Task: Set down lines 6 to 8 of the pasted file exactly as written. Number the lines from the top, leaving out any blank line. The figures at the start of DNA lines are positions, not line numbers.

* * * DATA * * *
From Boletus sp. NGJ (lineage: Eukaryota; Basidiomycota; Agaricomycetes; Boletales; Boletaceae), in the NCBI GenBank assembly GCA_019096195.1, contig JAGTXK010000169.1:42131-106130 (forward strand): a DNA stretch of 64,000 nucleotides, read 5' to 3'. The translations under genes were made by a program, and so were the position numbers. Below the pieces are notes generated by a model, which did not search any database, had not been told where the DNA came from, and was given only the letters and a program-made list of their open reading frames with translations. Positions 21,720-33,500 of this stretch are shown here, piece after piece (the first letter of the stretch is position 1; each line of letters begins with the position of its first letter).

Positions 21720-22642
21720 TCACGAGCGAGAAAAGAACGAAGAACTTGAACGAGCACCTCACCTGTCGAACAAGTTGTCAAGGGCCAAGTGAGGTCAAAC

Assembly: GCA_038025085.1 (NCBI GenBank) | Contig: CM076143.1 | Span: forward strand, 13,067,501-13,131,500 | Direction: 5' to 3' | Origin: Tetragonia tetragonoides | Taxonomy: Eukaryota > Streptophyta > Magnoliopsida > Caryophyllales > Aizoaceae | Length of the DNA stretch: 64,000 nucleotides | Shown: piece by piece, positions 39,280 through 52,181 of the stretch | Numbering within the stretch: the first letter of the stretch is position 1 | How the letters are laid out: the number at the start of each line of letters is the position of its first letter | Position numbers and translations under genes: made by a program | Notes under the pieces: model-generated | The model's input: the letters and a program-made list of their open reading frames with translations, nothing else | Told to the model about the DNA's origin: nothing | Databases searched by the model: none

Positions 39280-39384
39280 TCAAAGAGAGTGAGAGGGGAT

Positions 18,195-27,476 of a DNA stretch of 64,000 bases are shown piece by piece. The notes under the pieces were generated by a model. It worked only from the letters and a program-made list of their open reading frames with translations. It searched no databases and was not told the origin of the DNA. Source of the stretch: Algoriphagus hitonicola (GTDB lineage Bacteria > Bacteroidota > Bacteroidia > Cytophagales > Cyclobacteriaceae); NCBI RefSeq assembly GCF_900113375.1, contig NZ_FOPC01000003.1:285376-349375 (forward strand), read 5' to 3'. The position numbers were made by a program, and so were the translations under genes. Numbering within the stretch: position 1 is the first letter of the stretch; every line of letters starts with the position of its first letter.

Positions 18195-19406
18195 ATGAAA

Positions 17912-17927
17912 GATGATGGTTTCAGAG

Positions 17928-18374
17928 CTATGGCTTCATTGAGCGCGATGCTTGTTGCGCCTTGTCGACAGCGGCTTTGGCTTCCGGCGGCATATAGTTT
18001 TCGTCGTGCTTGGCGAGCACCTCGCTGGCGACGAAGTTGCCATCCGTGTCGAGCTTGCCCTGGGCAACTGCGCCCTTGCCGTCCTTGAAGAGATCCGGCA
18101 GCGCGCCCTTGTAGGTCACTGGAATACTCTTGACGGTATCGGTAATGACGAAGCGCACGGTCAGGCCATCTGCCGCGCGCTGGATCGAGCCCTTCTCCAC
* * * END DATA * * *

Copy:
39280 TCAAAGAGAGTGAGAGGGGAT

Positions 18,195-27,476 of a DNA stretch of 64,000 bases are shown piece by piece. The notes under the pieces were generated by a model. It worked only from the letters and a program-made list of their open reading frames with translations. It searched no databases and was not told the origin of the DNA. Source of the stretch: Algoriphagus hitonicola (GTDB lineage Bacteria > Bacteroidota > Bacteroidia > Cytophagales > Cyclobacteriaceae); NCBI RefSeq assembly GCF_900113375.1, contig NZ_FOPC01000003.1:285376-349375 (forward strand), read 5' to 3'. The position numbers were made by a program, and so were the translations under genes. Numbering within the stretch: position 1 is the first letter of the stretch; every line of letters starts with the position of its first letter.

Positions 18195-19406